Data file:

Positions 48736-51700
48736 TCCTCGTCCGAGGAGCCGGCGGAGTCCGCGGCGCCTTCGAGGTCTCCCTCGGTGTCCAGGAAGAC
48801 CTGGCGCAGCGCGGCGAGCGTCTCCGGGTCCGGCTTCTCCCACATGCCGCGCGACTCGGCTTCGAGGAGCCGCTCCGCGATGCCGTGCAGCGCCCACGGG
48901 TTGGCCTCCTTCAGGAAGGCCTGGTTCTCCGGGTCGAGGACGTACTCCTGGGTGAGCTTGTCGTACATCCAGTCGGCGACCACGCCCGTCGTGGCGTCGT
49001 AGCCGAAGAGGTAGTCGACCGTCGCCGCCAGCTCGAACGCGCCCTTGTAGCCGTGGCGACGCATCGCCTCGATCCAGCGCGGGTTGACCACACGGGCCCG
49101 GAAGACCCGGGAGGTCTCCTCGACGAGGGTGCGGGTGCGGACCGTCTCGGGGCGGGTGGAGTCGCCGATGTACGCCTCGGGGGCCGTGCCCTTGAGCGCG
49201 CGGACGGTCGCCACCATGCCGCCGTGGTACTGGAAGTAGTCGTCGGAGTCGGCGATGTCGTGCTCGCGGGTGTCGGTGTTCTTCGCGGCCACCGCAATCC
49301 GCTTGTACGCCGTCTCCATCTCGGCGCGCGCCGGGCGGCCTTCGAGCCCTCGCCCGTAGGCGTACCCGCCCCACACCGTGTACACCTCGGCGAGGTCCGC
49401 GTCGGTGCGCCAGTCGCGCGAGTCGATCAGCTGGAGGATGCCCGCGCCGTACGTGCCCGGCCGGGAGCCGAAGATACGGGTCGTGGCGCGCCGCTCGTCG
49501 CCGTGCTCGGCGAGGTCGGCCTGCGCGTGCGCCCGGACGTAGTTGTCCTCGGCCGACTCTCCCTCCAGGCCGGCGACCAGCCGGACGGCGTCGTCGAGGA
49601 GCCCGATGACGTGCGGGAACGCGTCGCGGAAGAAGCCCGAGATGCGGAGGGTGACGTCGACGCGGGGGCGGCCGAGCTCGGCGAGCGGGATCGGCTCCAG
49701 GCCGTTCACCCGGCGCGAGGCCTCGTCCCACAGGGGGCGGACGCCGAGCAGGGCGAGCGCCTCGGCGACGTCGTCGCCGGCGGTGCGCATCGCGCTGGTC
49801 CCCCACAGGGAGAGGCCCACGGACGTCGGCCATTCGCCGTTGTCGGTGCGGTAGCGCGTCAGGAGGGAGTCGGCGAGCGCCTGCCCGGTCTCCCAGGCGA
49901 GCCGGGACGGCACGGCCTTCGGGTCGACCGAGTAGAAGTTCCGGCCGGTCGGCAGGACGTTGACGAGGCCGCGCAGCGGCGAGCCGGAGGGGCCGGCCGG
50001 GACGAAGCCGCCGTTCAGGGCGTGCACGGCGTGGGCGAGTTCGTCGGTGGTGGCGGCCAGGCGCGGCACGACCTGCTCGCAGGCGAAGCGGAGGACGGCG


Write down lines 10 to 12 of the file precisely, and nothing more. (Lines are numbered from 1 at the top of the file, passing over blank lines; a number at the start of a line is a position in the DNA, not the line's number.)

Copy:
49501 CCGTGCTCGGCGAGGTCGGCCTGCGCGTGCGCCCGGACGTAGTTGTCCTCGGCCGACTCTCCCTCCAGGCCGGCGACCAGCCGGACGGCGTCGTCGAGGA
49601 GCCCGATGACGTGCGGGAACGCGTCGCGGAAGAAGCCCGAGATGCGGAGGGTGACGTCGACGCGGGGGCGGCCGAGCTCGGCGAGCGGGATCGGCTCCAG
49701 GCCGTTCACCCGGCGCGAGGCCTCGTCCCACAGGGGGCGGACGCCGAGCAGGGCGAGCGCCTCGGCGACGTCGTCGCCGGCGGTGCGCATCGCGCTGGTC